On Tuesday afternoon, Senate Republicans held a procedural vote to bring a new health care bill (albeit an empty one) to the floor for debate. But when the actual health care repeal vote will happen is anyone's guess. Given how poorly past votes have gone for the GOP, anything could happen.
On Tuesday, after some contentious debate among Republican senators, most notably Wisconsin Sen. Ron Johnson — who pretty much sealed the deal with his "aye" vote — and House Majority Leader Mitch McConnell, the Senate voted to simply debate a bill that would repeal the Affordable Care Act and replace it with new legislation.
This is both good and bad news. The bad news is that McConnell, the Senate's head honcho when it comes to composing this bill, wouldn't have called a vote if he didn't feel confident that people were going to vote for it. Also, he's expressed a strong desire to pass a health care bill as quickly as possible. Remember, earlier this month, he was hoping to bring a health care bill up for vote in just one week. (That time, they couldn't rally enough senators to vote before the July 4 recess.) So it's likely he's hoping to push for a vote as soon as possible, especially since President Trump is very eager to repeal and replace the ACA and make good on his campaign promise.
But that might not be how it goes down.
Tuesday's vote was not easy. The senators fought a lot over the idea of just bringing the health care bill up for debate, especially since many of them don't really know what's in the bill. Maine Sen. Susan Collins, for example, voted "no" on the motion because she doesn't know what's in the bill. Kentucky Sen. Rand Paul only voted for it because the GOP promised to take up the 2015 repeal and replace bill to get rid of the ACA. Arizona Sen. John McCain went all the way to D.C. to vote yes, despite the fact that he received a brain cancer diagnosis just last week. Other senators were undecided going into the vote.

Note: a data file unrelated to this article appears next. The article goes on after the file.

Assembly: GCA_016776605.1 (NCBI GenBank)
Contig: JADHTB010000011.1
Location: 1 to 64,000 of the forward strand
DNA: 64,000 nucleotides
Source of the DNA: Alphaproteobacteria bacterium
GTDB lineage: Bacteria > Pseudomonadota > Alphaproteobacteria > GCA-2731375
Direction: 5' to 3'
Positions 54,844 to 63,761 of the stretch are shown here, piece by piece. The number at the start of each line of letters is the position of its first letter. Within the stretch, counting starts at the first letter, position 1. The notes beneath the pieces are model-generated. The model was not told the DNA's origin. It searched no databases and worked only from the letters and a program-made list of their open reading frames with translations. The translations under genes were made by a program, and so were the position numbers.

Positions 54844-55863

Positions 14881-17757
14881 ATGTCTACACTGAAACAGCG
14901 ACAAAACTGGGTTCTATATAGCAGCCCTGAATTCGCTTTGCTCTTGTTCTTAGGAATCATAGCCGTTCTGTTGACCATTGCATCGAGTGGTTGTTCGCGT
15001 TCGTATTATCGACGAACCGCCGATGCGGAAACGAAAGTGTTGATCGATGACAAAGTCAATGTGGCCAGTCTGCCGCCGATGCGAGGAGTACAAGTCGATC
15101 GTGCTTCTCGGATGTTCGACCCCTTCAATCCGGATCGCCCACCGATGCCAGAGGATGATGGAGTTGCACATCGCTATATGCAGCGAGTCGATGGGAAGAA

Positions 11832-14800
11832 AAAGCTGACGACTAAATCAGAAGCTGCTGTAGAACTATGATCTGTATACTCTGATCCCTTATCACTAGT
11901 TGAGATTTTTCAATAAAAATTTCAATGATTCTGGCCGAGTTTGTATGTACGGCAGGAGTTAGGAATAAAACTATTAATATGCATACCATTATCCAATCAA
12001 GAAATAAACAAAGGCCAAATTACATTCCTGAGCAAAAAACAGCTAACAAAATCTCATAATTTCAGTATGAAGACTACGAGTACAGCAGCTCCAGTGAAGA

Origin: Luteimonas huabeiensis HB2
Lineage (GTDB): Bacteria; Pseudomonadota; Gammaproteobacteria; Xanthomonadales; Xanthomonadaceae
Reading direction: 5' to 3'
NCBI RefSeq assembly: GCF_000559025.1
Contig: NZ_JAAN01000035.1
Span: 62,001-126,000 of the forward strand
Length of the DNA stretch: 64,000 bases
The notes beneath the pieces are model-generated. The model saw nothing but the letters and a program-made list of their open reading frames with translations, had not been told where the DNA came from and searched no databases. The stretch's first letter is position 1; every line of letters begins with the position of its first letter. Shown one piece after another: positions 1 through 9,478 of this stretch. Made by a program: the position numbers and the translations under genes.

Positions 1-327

Put simply, the debate could go on for some time (right now, the Senate has an allotted 20 hours, though if nothing comes of this cycle, then the whole process might start over again later). There will definitely be a vote, though. Trump and McConnell seem to ready to do whatever it takes to get a health care bill passed — even if it means going back on some of their initial promises.
According to various reports, the GOP is planning on a "skinny" repeal of the ACA that would just get rid of some of the mandates in Obamacare, like the individual penalty for not being insured, and penalties for companies that don't offer plans. The Senate could also vote on a "repeal now, replace later" bill, which would repeal Obamacare and leave health care up in the air until they can write a new bill.
Each plan would be contentious and the Congressional Budget Office's ratings for the standing bills are grim. As past CBO scores have indicated, previous iterations of the Senate bill would leave so many people uninsured that moderate Republicans could be scared away from voting "yes."
It's going to be very tricky moving forward for the Senate and there will likely be some debate before the health care bill comes to a final vote. Hopefully a lot of it. But nothing is certain.